We made used CD Button Spinners at MATES STEAM Night for super simple fun in motion! You can drop-in to the studio and make one with us or try it at home.
All you need is:
a CD with a 2 or 4 hole button hot-glued to the center
then string the lace through 2 holes in the button and tie.
Hold the looped string halfway on each side of the spinner and wind up by turning the CD so the string twists then pull each side of the sting out, then gently pushing the string in over and over to keep the motion going kind of like a yo-yo!
*Decorate the CD with paint or sharpie markers to create a more colorful effect.
I have recently been inspired to reconfigure our Pinterest account to align with our Spotlight attention on twelve different material genres each month that focus on we have and use at the studio.
Pinterest is a fantastic resource tool I find myself turning to often. As a virtual “pin board” it allows me to keep a paperless connection to all of what would otherwise be “tear sheets” (as my dad used to call them during his Illustrating days). My dad had a huge collection of magazine and book page inspiration that he used as a go-to resource library of sorts which is exactly what Pinterest is!
Our spotlighted boards allow us to collect and share ideas and ways to reuse things that would otherwise be thought of as cast-offs by many.
This month we are Spotlighting Yarn and String at the studio. Check out our Pinterest Board of the same name to see what we make with yarn at the studio, what artists make with yarn, how it is being “recycled”, as well as where it comes from and other interesting things to know about yarn and string. As the month wares on our board will surely grow with ideas galore about this creative medium and it’s extensive reuse options. I am so excited!
As we Spotlight Yarns (and String) this month we wonder, Is yarn or string recyclable?
When we searched, we found that there is awareness about yarn and the concept of recycling with websites that sell recycled yarn , we haven’t found current information that yarn can be recycled at a recycling plant so lets keep re-creating with it at the studio! We’ve also got a fun resource of ways to reuse yarn on our Pinterest account. Check out our Spotlight on Yarn page for inspirations.
I had read “the life changing magic of tidying up” by Marie Kondo and just finished watching her series “Tidying up with Marie Kondo on Netflix.
I had gotten a lot out of the book when I read it but I got even more from watching the show! There is a very important message for me in her tidying up method and the sensibilities that go along with it that are about sparking joy. She was so creative in developing her method for connecting with joy.
For years I have had a vision board I made with a piece of a card that says scatter joy. I realize after watching the show that that message was an underlying piece of creating the studio for me- to scatter a little joy in people by enabling them to be present and to create what they are sparked through inspiration to do. Marie’s message about sparking joy is really special. It’s wrapped up in gratitude, in appreciating what you already have and in seeing the value of it. It’s loving what you have that helps you love where you live. Those are the kinds of things I have been personally striving for for years. Being grateful for what you have has a space at create studio, Creating can be such a close connection to joy and loving what you make is a wonderful feeling. Those creations go home. Sometimes they stay a while and sometimes they are parted with but all that really matters is if creating them sparked joy. Thanks to Marie, I think I will keep a little mantra in my mind at the studio and in my day to day, “scatter some joy”. Perhaps here the universe is saying spark joy through creativity. Ok!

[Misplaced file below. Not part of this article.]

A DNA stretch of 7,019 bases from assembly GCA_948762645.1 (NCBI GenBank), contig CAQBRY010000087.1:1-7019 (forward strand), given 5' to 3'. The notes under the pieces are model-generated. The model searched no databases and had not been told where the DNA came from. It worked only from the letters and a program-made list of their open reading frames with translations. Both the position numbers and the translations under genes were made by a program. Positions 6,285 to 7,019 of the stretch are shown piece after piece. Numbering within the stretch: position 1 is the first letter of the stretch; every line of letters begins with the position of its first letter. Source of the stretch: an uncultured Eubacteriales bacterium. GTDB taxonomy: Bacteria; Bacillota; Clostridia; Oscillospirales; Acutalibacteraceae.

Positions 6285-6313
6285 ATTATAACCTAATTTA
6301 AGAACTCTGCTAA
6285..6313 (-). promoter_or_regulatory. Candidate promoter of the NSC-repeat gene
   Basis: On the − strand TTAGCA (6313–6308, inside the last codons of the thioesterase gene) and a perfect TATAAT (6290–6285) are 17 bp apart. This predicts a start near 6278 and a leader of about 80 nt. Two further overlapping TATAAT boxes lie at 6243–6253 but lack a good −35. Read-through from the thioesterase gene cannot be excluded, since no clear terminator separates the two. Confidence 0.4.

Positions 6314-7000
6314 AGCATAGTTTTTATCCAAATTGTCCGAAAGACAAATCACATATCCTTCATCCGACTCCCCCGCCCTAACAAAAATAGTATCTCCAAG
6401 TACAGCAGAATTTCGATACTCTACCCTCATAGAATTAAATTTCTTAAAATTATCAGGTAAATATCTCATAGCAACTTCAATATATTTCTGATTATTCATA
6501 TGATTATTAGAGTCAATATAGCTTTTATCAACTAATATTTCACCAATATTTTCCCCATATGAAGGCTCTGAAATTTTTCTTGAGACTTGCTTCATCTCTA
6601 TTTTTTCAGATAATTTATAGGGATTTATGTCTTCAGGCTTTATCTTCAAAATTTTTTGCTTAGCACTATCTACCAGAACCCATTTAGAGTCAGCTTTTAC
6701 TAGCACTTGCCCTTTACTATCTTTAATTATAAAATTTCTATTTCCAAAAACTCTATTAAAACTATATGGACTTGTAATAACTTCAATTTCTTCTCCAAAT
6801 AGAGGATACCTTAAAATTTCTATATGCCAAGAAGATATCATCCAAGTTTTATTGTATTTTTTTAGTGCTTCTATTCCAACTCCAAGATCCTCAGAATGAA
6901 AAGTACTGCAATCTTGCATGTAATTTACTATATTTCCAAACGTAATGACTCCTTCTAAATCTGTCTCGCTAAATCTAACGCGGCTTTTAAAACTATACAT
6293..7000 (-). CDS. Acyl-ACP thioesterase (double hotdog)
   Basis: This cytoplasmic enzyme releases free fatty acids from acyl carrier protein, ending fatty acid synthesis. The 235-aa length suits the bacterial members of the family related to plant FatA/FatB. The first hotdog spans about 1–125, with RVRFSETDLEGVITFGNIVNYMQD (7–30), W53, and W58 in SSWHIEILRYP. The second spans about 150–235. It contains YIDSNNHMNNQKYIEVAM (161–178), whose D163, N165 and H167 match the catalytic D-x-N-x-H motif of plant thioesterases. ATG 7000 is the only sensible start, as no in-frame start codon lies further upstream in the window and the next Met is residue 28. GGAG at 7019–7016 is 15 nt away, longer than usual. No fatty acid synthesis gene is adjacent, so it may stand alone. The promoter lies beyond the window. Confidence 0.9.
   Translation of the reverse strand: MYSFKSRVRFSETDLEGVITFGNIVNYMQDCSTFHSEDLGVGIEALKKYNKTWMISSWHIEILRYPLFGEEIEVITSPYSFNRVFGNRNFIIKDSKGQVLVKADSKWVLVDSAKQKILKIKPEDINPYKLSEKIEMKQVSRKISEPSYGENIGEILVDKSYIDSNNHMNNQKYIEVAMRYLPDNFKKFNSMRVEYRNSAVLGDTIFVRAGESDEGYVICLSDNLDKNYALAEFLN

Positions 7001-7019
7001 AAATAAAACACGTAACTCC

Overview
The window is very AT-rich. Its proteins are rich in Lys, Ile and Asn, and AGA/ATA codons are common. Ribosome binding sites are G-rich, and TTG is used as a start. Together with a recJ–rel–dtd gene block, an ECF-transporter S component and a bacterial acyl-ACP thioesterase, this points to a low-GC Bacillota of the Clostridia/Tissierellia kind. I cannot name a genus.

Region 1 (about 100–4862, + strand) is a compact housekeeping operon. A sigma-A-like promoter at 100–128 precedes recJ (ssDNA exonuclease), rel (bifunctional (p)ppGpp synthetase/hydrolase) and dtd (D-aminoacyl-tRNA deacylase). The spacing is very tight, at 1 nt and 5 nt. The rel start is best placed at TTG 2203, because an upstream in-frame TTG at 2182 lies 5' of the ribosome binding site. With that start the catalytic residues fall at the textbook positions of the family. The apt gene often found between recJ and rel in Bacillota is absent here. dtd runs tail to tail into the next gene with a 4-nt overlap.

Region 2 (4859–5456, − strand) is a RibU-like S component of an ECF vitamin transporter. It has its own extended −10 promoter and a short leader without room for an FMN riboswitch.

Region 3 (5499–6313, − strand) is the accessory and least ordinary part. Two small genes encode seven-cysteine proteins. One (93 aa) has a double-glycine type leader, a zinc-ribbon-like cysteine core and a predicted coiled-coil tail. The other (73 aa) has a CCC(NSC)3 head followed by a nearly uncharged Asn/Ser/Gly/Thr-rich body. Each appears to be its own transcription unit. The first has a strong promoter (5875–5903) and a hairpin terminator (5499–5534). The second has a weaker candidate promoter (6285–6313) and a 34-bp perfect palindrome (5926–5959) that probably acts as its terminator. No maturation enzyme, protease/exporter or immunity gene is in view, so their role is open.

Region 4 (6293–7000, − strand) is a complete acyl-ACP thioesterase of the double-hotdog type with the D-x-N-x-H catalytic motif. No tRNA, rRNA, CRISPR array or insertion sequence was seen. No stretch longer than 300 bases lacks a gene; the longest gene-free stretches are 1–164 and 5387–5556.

Dr. Maria Montessori’s quote “Education is a natural process carried out by the child and is not acquired by listening but by experiences in the environment” resonated with me.
I have long thought the home-assigned school project was education’s way of connecting children back to process by providing parameters that kids could explore on their terms in an environment that was outside the school setting-thereby creating space to figure out the task in their time. Now, as a parent it wasn’t always convenient or easy for me and my kids to do the project but it was a vital way, I could see, that my kids could take all the information they had collected in their minds at school and put it together in their own way. I have my daughter, Maisy’s 4th grade mission project hanging on the wall at the studio. It was a shoe box, a sheet of thick paper and a few pieces of moss, drawn out and arranged to look like a diorama. That was a project that taught both of us that value of keeping it simple. We went over the concept of creating a curve in the paper that would serve as a background and by doing so, we created the illusion of a bigger space-just like at the Natural History Museum. We worked together to plan the project but she did all the drawing. Maisy figured out the details of her project in her own process and we had the space to trouble shoot it. I imagine if I asked her she would remember making it. I still do because it was a hands-on experience with various elements to include and parameters to keep. She learned so much more than Missions during that project and I haven’t forgotten it.
Today, we love having kids make their projects at the studio because it adds an element of fun and ease to the “to-do” of a home-assigned project that everyone (parent and child) would love to have check-marked off their to-do list. The time they spend together at CReATE, talking, planning, figuring and creating are rich beyond words. They are deep in learning which is food for the brain, and they always leave feeling a sense of achievement and pride and I like to think, a little bit of connection too. Dr. Montessori had it right, experiences in the environment are golden.
* learn more about our win/win school project program here.